Homelessness is a pressing issue faced by many cities across the globe. But, could the logistics of parking potentially assist in alleviating this epidemic by supporting community-based initiatives?
In Los Angeles County, where an estimated 58,000 people are homeless, city and county officials recently released six meters designed in collaboration between community advocacy organization the Flintridge Centre and the office of City Council member Jose Huizar to collect charitable contributions as opposed to parking fairs.
The bright orange collection meters, almost identical to their parking counterparts, will be situated in Downtown LA: two currently located in Grand Park with the remaining four to be installed around the El Pueblo de Los Angeles Historic Monument. To prevent confusion with existing meters, the new designs will be set back from the street and accept both credit cards and coins.
The Flintridge Center has previously worked on similar meter donation programs in Florida, Pasadena, and West Palm Beach as part of their project The Real Change Movement. Installed in 2014, The Pasadena meters have collected approximately $16,000 in donations so far that have gone directly to support formerly incarcerated individuals.
Aside from cash donations, the meters will also generate revenue through annual sponsorship of $3,500. The meters installed in Grand Park have been sponsored by Huizar and County Supervisor Hilda Solis. Like the remaining donations from the six LA locations, these funds will go directly to supporting the C3 program based in the city’s Skid Row neighbourhood—containing one of the largest stable populations of homeless individuals in the United States. Standing for City, County and Community, the program coordinates public and private resources to assist Skid Row residents in securing permanent housing.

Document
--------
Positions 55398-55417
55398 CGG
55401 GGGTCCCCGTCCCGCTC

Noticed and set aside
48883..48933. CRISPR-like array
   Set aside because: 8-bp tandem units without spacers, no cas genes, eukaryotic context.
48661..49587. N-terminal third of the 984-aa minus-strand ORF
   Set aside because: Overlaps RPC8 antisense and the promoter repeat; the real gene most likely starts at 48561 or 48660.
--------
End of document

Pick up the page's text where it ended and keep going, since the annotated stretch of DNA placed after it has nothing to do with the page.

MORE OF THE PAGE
Though proposed five years ago as a method of encouraging the public to donate directly to programs that help solve homelessness, the City of West Hollywood has only recently installed its own set of meters with Downtown LA following suit.
While billed as a prototype, projects like the collection meters are part of larger initiatives attempting to make “real change” in the city. As Huizar told the Los Angeles Daily News, “My hope is this will be a model we can use to increase donation meters throughout the city and county.”
The 4-minute film” Community by Design: Skid Row Housing Trust,” directed by Myles Kramer, has been selected by as the winner of the AIA’s annual I Look Up Film Challenge.
Aggravated by limited upward mobility and a dire housing crisis, LA County’s homeless population has shot up 23 percent to nearly 58,000 in the past year alone, according The Los Angeles Times . Their increased visibility recently guilted voters into passing (by a two-thirds majority) a sales tax increase (Measure H) and a $1.2 billion bond initiative (Measure HHH) to provide housing and amenities.